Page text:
Jean Henri Jaume Saint-Hilaire (1772–1845) was a French botanist and artist who studied botany and the natural sciences at the Muséum National d'Histoire Naturelle in Paris, where he also studied floral painting under Gerard van Spaendonck (1746–1822). He produced a number of botanical works, mostly on the French flora, published at his own expense. Plantes de la France was a ten-volume work written for a popular audience, with 1,000 color-printed stipple engravings after drawings by Jaume himself. He noted that rosemary produced an essential oil used in both pharmacy and the making of perfumes and that the leaves had a sharp taste and a strong scent, aromatic and agreeable. He added that the leaves were used to make the distillation known under the name of "Queen of Hungary" (Fig. 5).
The scent of southernwood (Artemisia Linnaeus) derives primarily from Absinthol, an oil in the plant which is common to other wormwoods. As early as the first century, Dioscorides documented this plant's value in fumigation to drive away snakes. This particular use also was recorded in medieval times. Perhaps, of more practical value, moths dislike the scent, and hence the old French name for this herb, "Garde-robe"—for it literally protects clothes. It is little wonder then that southernwood was one of the first plants taken to the New World by colonists. It survived the ocean journey only to succumb to the winters of New England and was recorded as unsuited to the harsh frontier climate.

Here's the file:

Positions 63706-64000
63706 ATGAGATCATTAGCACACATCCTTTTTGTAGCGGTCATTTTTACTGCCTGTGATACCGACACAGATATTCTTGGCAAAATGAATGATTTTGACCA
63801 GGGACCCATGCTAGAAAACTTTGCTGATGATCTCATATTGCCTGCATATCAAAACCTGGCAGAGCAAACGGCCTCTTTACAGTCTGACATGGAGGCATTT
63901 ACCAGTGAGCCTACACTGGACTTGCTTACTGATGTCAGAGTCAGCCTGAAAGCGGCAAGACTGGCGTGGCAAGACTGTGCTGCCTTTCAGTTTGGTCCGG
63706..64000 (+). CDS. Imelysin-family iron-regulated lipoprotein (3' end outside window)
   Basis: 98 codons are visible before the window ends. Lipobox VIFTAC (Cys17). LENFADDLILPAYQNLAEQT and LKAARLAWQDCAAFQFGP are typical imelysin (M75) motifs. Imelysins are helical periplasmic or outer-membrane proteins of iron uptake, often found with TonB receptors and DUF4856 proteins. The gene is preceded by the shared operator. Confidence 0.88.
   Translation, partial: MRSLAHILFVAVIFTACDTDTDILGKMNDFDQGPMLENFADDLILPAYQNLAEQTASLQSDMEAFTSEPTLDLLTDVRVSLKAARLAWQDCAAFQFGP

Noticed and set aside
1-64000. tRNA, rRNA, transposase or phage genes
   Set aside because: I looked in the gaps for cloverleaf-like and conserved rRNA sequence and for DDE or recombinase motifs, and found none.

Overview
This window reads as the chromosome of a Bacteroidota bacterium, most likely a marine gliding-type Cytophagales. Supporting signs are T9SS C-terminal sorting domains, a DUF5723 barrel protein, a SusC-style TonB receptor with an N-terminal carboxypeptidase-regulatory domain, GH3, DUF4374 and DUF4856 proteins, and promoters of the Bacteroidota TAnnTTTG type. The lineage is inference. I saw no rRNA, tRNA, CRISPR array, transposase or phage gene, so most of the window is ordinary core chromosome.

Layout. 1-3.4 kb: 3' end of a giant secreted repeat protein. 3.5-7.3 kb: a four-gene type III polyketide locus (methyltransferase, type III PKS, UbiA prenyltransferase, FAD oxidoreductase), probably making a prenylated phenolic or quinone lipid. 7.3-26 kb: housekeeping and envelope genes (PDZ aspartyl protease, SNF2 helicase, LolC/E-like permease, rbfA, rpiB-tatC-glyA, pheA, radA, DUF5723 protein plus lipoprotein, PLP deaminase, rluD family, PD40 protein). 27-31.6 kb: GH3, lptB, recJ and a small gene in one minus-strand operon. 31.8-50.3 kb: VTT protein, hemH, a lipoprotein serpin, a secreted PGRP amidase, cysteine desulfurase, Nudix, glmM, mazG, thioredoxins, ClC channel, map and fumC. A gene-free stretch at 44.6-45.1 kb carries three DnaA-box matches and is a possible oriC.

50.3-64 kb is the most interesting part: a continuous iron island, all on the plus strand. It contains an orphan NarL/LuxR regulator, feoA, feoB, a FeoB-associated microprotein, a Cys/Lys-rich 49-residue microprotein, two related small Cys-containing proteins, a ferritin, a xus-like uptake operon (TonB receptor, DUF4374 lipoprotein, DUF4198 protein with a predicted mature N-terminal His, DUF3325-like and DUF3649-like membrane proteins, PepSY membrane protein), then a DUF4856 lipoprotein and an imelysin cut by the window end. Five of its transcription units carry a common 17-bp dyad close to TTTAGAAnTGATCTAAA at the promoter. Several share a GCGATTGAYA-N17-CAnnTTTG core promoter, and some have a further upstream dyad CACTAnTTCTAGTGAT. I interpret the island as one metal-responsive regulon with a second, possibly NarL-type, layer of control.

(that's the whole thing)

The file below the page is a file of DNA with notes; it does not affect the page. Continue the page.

Among the historic practical uses of herbs, one of the most interesting is their function as a beautiful way to mask the offensive odors of everyday life. In a household this could simply be done by strewing herbs on the floor. However, during the Middle Ages and on into Tudor times, this was sometimes accomplished by gathering together small, tightly packed "posies" of flowers and herbs that could be carried along as a defense against the daily expected olfactory assault from open air markets and street life. Posies that served this purpose were carried close to the nose and became known as "tussie-mussies," a name that has lasted over the ages, even as their need in practicality waned. Indeed, the popularity of tussie-mussies was bolstered by the belief that they were effective protection from serious illness—including the plague. Sometimes known as "nose-gays," tussie-mussies often included southernwood as a reliable and effective component adding to their pleasure in use. The Victorians attached significance to the meanings of the flowers that comprised the fragrant bouquet. Many publications of the time, including Kate Greenaway's Language of Flowers (1884), provided a dictionary of floral meanings to chosen herbs and flowers, and southernwood is identified as meaning "jest or bantering." Southernwood continues to be a favorite herb in potpourri blends and fragrant herbal bouquets—lasting beauty and lasting value to the present day.